• Calcium-score screening heart scan: This test, conducted using a CT scanner, assesses the amount of calcium present in your coronary arteries. By measuring the calcium levels, it provides valuable information about the accumulation of plaque, a fatty substance that can narrow or block the arteries. Detecting the presence of plaque helps diagnose atherosclerosis (coronary artery disease), a condition that increases the risk of heart attacks.


The primary objectives in treating acute coronary syndrome are to alleviate pain and distress, enhance blood flow, and promptly restore heart function. In the long term, the treatment aims to optimize cardiac performance, manage risk factors, and minimize the likelihood of future heart attacks. This comprehensive approach involves a combination of medications and surgical interventions to achieve these goals.


Medications prescribed for various medical conditions may include the following:

  • Thrombolytics (Clot Busters): These drugs are administered to dissolve blood clots that block arteries and impede blood flow.
  • Nitroglycerin: This medication temporarily widens blood vessels, leading to improved blood circulation.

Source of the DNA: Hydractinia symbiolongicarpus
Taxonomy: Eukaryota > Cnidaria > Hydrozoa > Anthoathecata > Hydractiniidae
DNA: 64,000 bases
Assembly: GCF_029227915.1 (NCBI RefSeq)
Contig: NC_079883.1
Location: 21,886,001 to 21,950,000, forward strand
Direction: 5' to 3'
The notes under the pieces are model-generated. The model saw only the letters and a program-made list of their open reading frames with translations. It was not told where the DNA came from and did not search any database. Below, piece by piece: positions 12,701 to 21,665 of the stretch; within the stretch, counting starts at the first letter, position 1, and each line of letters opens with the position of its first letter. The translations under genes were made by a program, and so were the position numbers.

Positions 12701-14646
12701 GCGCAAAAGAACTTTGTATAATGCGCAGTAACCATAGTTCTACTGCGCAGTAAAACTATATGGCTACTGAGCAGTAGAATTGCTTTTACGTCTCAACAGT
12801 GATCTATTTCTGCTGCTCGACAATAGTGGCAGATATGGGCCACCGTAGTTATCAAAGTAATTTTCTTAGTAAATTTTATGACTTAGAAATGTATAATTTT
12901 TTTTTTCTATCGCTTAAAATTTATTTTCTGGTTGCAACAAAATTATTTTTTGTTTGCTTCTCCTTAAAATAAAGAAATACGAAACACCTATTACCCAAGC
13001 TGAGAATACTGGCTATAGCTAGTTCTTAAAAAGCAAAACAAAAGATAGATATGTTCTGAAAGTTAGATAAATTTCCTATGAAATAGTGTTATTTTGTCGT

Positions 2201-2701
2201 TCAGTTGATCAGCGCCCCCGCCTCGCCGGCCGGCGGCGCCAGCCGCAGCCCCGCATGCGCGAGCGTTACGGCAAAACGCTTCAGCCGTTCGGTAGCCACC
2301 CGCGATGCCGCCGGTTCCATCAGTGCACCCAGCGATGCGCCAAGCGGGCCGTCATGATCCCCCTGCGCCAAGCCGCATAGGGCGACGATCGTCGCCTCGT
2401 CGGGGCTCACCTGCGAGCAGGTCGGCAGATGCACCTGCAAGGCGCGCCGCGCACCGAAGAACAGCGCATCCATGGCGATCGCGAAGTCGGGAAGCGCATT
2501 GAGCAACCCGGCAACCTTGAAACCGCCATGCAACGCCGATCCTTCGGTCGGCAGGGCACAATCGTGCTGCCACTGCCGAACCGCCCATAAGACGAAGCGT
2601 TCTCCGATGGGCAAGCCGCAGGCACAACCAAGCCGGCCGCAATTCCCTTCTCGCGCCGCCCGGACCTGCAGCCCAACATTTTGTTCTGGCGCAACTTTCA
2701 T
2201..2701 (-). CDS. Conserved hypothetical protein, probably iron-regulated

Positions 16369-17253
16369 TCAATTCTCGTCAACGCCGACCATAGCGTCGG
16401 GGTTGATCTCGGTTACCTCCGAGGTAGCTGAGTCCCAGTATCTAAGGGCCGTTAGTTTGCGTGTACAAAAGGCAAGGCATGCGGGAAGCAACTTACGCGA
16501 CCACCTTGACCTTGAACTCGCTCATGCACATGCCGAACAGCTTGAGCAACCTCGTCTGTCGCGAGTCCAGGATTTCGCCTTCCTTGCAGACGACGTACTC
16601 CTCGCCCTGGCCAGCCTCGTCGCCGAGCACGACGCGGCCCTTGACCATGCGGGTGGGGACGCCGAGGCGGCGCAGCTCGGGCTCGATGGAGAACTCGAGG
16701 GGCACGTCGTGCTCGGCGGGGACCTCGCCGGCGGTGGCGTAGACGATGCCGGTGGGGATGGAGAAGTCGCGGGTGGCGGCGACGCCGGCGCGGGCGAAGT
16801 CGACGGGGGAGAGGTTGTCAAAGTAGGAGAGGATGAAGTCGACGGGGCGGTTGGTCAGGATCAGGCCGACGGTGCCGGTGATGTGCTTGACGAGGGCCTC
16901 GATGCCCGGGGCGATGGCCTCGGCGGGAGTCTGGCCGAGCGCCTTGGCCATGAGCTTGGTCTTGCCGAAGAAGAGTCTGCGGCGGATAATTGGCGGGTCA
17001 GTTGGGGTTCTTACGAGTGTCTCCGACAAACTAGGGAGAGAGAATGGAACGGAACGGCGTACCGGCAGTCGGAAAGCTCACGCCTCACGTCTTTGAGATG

• Anti-platelet drugs: These medications help prevent the formation of blood clots. Common examples include aspirin, clopidogrel, and prasugrel.
  • Beta blockers: These drugs relax the heart muscle, slow down the heart rate, and reduce blood pressure. Metoprolol and nadolol are among the commonly prescribed beta blockers.
  • Angiotensin-converting enzyme (ACE) inhibitors: These medications widen blood vessels, enhancing blood flow and improving heart function. Examples include lisinopril, benazepril, and others.
  • Angiotensin receptor blockers (ARBs): These medications help control blood pressure. Irbesartan, losartan, and other drugs belong to this category.
  • Statins: These drugs are used to lower cholesterol levels in the blood. Statins can also stabilize fatty deposits, reducing the risk of clot formation. Popular statins include atorvastatin, simvastatin, and others.
  • Other cholesterol-lowering medications: One example is ezetimibe, which helps reduce cholesterol levels through a different mechanism.


To restore blood flow to the heart, your healthcare provider may suggest the following treatments:

  • Angioplasty and stenting: This procedure involves using a thin, flexible tube with a small balloon at the end. The surgeon inserts the tube into a blood vessel, typically in the groin or wrist, and navigates it to the narrowed heart artery. The balloon is then inflated to widen the artery, and subsequently deflated and removed. To help maintain the artery’s openness, a small mesh tube called a stent is often placed in the artery.
  • Coronary artery bypass surgery: This is a major surgical procedure in which a healthy blood vessel, usually taken from the chest or leg area, is used. This healthy tissue, called a graft, is attached below a blocked heart artery. By doing this, a new pathway is created for blood to flow to the heart.